Don’t have enough cash for a down payment? If you can’t put at least 20% down on a house, you might have to pay for private mortgage insurance. Luckily, there are ways to get around that. One solution is to find out whether you qualify for lender-paid mortgage insurance. Depending on your arrangement, lender-paid mortgage insurance can lower your monthly mortgage payment.
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Private Mortgage Insurance vs. Lender-Paid Mortgage Insurance
Private mortgage insurance (PMI) provides a financial safety net for mortgage lenders. If a homebuyer defaults on his or her home loan, PMI can cover a lender’s losses.
PMI is different from lender-paid mortgage insurance (LPMI). With PMI, a homebuyer can put down less than 20% of a home’s purchase price and still qualify for a conventional mortgage loan. But a buyer will have to make larger monthly mortgage payments (since they’ll have to pay PMI).
With LPMI, a lender agrees to buy mortgage insurance on behalf of a homebuyer who’s making a small down payment. Lenders often do this by making a lump-sum payment up front.
Of course, there’s a catch. In exchange for prepaying the mortgage insurance, a lender can raise a buyer’s mortgage rate (usually by about a quarter to half a percentage point). But a buyer’s monthly mortgage payments might be smaller than they’d be if he or she was paying for PMI (at least initially).
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Lender-Paid Mortgage Insurance: What to Keep in Mind
A smaller down payment and smaller monthly payments? That may sound great, but there are several factors that you’ll need to consider before rushing into a LPMI deal. For one, LPMI remains in place until your mortgage is completely paid off or you refinance your loan. In contrast, if you have PMI, you can ask your lender to cancel it when you have at least 20% equity in your home.
That means that while you might start off paying less per month by having LPMI, you could ultimately end up paying more than you would if you had PMI. That’s why having your lender pay for mortgage insurance might make the most sense if you can pay off your home loan within a short period of time.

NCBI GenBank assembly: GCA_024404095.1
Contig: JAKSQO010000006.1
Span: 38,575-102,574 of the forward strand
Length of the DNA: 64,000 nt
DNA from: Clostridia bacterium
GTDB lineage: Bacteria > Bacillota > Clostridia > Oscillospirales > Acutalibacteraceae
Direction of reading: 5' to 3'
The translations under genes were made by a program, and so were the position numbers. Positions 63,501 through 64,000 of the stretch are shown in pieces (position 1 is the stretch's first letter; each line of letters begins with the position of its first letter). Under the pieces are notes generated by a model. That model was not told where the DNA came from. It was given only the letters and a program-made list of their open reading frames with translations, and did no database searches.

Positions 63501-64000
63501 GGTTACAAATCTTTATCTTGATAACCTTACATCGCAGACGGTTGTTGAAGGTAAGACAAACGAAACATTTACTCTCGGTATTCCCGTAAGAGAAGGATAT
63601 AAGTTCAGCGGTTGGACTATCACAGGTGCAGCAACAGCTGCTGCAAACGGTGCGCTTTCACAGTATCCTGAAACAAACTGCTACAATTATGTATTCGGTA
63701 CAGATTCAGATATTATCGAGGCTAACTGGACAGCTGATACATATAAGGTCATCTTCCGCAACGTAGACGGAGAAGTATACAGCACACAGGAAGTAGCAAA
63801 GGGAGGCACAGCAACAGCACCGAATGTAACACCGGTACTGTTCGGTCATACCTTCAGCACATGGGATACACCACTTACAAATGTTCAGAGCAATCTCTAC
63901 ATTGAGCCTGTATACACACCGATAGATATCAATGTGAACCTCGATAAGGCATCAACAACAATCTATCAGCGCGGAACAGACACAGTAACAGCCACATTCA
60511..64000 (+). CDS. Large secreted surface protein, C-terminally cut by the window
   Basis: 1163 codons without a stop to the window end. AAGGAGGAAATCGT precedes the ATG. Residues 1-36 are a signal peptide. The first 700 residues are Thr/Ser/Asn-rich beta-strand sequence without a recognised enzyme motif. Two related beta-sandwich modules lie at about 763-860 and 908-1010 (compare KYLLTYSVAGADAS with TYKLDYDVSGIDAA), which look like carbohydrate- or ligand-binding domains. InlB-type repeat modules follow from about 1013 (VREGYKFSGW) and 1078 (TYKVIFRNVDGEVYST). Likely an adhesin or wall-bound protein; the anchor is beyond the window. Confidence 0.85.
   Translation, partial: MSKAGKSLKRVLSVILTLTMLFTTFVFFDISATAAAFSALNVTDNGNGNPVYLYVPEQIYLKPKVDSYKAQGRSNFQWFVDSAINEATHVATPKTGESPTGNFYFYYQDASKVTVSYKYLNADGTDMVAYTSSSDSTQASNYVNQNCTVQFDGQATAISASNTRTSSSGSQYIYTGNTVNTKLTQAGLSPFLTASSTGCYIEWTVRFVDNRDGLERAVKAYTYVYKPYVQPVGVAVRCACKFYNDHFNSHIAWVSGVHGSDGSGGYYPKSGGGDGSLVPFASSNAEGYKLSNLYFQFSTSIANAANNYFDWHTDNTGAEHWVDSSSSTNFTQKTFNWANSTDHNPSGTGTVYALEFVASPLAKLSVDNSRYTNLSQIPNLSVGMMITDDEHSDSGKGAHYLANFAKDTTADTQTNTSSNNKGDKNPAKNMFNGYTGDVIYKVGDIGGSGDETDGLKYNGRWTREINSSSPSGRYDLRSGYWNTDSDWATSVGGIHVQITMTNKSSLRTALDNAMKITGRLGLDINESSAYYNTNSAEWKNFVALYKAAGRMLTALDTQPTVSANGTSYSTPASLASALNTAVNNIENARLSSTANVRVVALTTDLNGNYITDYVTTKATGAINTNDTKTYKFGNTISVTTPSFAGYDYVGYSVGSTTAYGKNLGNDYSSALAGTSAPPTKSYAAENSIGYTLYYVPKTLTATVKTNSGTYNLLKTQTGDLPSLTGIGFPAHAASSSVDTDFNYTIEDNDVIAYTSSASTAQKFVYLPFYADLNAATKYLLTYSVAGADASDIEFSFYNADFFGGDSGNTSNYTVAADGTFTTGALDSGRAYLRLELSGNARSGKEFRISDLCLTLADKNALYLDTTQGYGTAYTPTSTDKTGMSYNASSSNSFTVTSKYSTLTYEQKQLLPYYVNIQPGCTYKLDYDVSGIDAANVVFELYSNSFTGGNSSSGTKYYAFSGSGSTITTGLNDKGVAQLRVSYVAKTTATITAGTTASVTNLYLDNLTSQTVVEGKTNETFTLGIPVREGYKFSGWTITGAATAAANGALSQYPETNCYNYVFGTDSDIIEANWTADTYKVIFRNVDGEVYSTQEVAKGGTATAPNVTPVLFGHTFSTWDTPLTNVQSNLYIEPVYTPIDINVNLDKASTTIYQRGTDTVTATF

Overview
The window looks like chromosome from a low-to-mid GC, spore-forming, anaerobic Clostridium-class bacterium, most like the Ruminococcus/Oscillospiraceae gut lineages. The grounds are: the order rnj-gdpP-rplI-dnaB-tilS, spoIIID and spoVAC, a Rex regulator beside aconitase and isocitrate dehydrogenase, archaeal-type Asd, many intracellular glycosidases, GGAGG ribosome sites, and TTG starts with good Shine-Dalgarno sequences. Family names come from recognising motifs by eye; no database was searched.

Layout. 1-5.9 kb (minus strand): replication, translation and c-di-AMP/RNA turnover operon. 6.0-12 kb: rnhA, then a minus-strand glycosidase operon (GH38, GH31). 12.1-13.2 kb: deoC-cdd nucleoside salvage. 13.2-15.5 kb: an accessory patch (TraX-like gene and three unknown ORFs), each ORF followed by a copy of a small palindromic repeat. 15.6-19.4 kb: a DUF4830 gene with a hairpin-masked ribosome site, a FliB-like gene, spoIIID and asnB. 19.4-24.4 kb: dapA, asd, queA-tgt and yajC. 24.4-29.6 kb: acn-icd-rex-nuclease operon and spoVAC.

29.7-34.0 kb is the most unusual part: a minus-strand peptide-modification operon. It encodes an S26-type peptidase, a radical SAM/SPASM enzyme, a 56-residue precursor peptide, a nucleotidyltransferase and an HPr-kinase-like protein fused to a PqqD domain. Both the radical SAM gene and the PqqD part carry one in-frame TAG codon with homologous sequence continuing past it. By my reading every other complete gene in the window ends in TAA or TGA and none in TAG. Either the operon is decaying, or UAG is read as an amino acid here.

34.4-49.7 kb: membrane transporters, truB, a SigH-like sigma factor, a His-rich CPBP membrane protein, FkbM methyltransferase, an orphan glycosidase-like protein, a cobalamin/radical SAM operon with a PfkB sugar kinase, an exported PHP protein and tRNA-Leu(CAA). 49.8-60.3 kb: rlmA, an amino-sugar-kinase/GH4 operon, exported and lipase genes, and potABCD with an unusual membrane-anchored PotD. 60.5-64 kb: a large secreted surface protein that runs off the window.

Before deciding whether LPMI is right for you, you should also know that those mortgage interest payments you’ll be making are tax deductible. Private mortgage insurance payments, however, are not. So if you pay a higher interest rate, you can claim a bigger mortgage interest deduction.
Is LPMI Right for You?
LPMI has made a comeback in recent years, but not all lenders provide it. Borrowers generally must have good credit scores to qualify for LPMI. That way, there’s less of a chance of a borrower defaulting on his or her mortgage loan.
Since LPMI is available for homebuyers who can’t make a 20% down payment, it’s probably not worth having if you can put close to 20% down. Paying PMI and getting rid of it once you’ve built more equity in your home may be better than getting saddled with a higher interest rate for your entire loan term under a LPMI arrangement. But LPMI tends to be more attractive to borrowers who make more money since it can give them a larger mortgage interest tax deduction.
How much will you put down on a house?
Not everyone needs lender-paid mortgage insurance. That’s why it’s important to do your homework before asking your lender to pay for your mortgage insurance.
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